Satellite Update - Nov. 19, 2009

From FCC Report SAT-00646 [PDF]:

  • • DirecTV Enterprises LLC requested modification of its Spaceway 1 Ka-band satellite license to move it from 102.885 degrees west longitude (WL) to 102.925 degrees WL. Spaceway 1 uses the 18.3-18.8/19.7-20.2 GHz and 28.35-28.68/29.25-29.30 GHz frequency bands. DirecTV also asked for permission to modify the DirecTV 10 Ka-band satellite license to move it from 102.775 degrees WL to 102.815 degrees WL. With the exception of 19.7-20.2 GHz, DirecTV 10 uses the same frequency bands as Spaceway 1.
  • • Dish Operating LLC asked for authority to cease operations on spacecraft at 147.925 degrees WL for more than 90 days. That spot was previously occupied by EchoStar 5, which was recently de-orbited due to technical issues. Dish expects to restore service at that location when EchoStar 8 is relocated to 147.925 degrees WL in 2011. Dish is authorized to provide DBS service that location using EchoStar 5 in the 12.2-12.7 GHz (space-to-Earth) and 17.3-17.8 GHz (Earth-to-space) frequency bands.
  • • Sirius XM Radio Inc. requested special temporary authority for 180 days to operate eight new terrestrial repeaters at power levels up to 2,000 watts EIRP at various locations throughout the United States. One repeater would operate in the 2320-2332.5 MHz band and seven repeaters would use the 2332.5-2345 MHz band. Both bands are allocated for exclusive use of the Satellite Digital Audio Radio Service.
Doug Lung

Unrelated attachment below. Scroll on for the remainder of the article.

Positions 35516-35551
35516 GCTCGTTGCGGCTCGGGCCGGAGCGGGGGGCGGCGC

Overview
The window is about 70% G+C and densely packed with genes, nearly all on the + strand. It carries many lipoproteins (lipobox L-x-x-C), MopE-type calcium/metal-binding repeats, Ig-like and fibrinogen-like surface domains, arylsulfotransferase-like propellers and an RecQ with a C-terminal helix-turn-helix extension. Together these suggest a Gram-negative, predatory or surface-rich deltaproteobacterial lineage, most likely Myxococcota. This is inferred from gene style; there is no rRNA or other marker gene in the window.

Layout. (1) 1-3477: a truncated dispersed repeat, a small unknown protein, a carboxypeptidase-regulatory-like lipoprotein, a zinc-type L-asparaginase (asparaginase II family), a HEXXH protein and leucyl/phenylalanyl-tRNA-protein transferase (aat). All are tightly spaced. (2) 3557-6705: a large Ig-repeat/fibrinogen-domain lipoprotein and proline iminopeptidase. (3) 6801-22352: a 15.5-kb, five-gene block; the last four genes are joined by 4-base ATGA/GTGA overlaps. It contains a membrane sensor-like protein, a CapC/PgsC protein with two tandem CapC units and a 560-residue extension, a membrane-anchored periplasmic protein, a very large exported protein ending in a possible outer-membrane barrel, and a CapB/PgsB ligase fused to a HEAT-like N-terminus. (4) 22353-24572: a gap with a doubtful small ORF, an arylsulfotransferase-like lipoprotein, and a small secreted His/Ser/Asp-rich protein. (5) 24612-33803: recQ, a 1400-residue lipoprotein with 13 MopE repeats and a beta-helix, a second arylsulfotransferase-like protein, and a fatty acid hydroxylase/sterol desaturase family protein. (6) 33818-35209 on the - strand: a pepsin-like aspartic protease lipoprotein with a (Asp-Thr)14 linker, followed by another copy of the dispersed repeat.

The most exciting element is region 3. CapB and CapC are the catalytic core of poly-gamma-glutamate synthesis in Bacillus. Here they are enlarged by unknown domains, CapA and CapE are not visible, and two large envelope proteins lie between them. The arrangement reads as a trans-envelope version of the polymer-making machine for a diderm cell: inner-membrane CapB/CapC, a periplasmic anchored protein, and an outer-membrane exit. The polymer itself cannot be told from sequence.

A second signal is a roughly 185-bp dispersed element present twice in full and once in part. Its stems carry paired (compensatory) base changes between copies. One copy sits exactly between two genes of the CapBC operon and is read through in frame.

Doug Lung is one of America's foremost authorities on broadcast RF technology. As vice president of Broadcast Technology for NBCUniversal Local, H. Douglas Lung leads NBC and Telemundo-owned stations’ RF and transmission affairs, including microwave, radars, satellite uplinks, and FCC technical filings. Beginning his career in 1976 at KSCI in Los Angeles, Lung has nearly 50 years of experience in broadcast television engineering. Beginning in 1985, he led the engineering department for what was to become the Telemundo network and station group, assisting in the design, construction and installation of the company’s broadcast and cable facilities. Other projects include work on the launch of Hawaii’s first UHF TV station, the rollout and testing of the ATSC mobile-handheld standard, and software development related to the incentive auction TV spectrum repack. A longtime columnist for TV Technology, Doug is also a regular contributor to IEEE Broadcast Technology. He is the recipient of the 2023 NAB Television Engineering Award. He also received a Tech Leadership Award from TV Tech publisher Future plc in 2021 and is a member of the IEEE Broadcast Technology Society and the Society of Broadcast Engineers.